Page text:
A person can declare themselves insolvent or bankrupt and file for sequestration if their debt is too great or unmanageable and their liabilities have exceeded their assets. Sequestration is a legal process whereby creditors can apply for debtors to be declared bankrupt or where the insolvent party applies to court to be declared bankrupt.
According to Benater it is important to remember that the main purpose of sequestration is for the orderly and equitable distribution of the proceeds of the debtor’s assets where all creditors cannot be paid in full. Sequestration is aimed at dividing the debtor’s assets in accordance with a fair pre-determined ranking of creditors (as dictated by the Insolvency Act).
“For an individual’s estate to be sequestrated, it needs to be for the benefit of the creditors. To be beneficial, the insolvent must own assets to satisfy the claims of the creditors. It is at this point questionable whether to sell your home before declaring bankruptcy, because all the movable and immovable property of the debtor before and after the sequestration falls within the insolvent estate.”
“You can protect your assets, through trusts. One of the most important benefits of a trust is that it will help you to separate your assets from your property investment debt, your business interests and other financial risks. Assets owned by a trust do not form part of an insolvent estate.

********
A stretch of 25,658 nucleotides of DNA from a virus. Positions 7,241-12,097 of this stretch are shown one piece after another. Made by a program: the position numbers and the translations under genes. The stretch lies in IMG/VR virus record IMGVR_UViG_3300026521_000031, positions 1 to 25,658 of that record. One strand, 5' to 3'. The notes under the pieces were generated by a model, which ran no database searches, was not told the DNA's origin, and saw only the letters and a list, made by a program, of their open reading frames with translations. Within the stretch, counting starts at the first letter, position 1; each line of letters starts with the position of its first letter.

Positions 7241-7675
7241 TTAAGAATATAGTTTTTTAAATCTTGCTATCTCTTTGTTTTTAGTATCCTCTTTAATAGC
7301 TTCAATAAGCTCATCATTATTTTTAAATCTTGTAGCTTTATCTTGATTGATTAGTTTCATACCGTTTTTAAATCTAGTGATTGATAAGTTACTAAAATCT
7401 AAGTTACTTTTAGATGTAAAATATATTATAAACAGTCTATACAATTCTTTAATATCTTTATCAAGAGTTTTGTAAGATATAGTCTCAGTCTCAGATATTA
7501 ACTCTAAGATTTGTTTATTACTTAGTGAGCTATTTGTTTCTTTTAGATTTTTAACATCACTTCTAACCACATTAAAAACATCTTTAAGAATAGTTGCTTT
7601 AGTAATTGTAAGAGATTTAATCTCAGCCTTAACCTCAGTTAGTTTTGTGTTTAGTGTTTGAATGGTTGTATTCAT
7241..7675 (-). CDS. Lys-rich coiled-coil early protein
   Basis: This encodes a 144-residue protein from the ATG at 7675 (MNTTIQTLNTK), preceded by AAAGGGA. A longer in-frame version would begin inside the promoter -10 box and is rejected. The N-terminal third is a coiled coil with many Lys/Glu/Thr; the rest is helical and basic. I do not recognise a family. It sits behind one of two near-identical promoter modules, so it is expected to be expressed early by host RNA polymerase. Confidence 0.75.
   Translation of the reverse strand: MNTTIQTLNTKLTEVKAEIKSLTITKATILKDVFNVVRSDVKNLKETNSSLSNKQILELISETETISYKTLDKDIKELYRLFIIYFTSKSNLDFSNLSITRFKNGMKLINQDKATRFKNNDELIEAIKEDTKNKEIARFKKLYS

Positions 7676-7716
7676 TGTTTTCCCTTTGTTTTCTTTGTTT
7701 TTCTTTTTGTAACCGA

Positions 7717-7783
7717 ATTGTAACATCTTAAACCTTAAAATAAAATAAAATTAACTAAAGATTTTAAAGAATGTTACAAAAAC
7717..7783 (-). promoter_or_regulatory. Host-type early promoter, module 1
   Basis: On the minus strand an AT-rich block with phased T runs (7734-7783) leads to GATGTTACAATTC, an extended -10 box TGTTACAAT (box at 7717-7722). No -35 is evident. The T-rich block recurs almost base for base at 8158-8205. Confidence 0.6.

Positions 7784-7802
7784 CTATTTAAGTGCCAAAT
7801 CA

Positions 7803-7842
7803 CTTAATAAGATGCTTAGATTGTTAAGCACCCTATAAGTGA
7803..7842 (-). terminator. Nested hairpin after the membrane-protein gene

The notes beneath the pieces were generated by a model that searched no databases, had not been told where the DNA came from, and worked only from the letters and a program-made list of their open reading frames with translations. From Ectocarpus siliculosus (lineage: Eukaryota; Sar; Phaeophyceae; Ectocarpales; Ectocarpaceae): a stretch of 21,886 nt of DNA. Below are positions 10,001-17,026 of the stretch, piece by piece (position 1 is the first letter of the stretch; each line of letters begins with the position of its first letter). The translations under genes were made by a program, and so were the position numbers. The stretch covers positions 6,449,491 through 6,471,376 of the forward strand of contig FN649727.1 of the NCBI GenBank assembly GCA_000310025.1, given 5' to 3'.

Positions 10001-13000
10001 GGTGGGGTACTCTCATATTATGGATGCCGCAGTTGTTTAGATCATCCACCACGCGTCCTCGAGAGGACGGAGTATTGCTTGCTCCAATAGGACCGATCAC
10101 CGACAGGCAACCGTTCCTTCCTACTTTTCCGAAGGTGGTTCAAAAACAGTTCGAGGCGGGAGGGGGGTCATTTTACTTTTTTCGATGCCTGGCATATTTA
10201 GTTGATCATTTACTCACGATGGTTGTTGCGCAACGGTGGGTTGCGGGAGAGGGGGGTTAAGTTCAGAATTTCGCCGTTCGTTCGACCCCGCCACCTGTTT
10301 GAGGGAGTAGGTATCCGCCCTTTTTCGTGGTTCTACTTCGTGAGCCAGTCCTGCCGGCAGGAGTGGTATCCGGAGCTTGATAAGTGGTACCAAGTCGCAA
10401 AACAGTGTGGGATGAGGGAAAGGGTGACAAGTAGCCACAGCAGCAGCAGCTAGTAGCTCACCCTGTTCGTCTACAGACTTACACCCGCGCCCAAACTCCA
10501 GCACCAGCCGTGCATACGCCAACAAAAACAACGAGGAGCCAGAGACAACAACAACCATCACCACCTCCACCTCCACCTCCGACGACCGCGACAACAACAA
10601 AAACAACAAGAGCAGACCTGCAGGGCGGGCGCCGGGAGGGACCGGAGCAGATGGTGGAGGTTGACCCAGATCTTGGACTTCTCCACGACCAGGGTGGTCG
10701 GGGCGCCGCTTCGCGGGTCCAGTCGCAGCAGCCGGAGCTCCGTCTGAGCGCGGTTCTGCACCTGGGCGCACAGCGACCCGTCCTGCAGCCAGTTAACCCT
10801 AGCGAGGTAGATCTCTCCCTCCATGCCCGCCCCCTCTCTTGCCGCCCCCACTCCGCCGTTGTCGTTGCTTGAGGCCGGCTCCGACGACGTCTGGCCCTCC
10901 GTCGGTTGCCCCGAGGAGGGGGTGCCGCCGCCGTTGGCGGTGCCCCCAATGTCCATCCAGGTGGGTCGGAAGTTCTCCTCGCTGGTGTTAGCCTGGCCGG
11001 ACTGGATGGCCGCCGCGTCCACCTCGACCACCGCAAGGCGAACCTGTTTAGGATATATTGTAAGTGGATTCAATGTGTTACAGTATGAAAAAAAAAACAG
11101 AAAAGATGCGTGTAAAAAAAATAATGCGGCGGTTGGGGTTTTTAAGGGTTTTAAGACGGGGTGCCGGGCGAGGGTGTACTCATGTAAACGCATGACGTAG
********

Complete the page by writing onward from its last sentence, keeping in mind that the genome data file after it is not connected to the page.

“The transfer of the property into a trust must be done while still solvent. There are a number of sections in the Insolvency Act that allow a trustee of an insolvent estate to claw back assets into the insolvent estate.
“If assets were transferred to the trust while the estate was solvent, it is difficult for creditors to set aside the trust’s actions.”
The question about fixing problems in the house before selling, involves a number of points – the market condition, the reason for selling and how urgent do you need to sell your property?
“One important aspect here is you are not allowed to conceal any issues with the property, even though the home is sold voetstoots “without any warranty”. If a potential buyer asks if there are any defects in the home, the owner and the estate agent are obliged to divulge any issues or defects,” Benater concluded.
Article sourced from Benaters.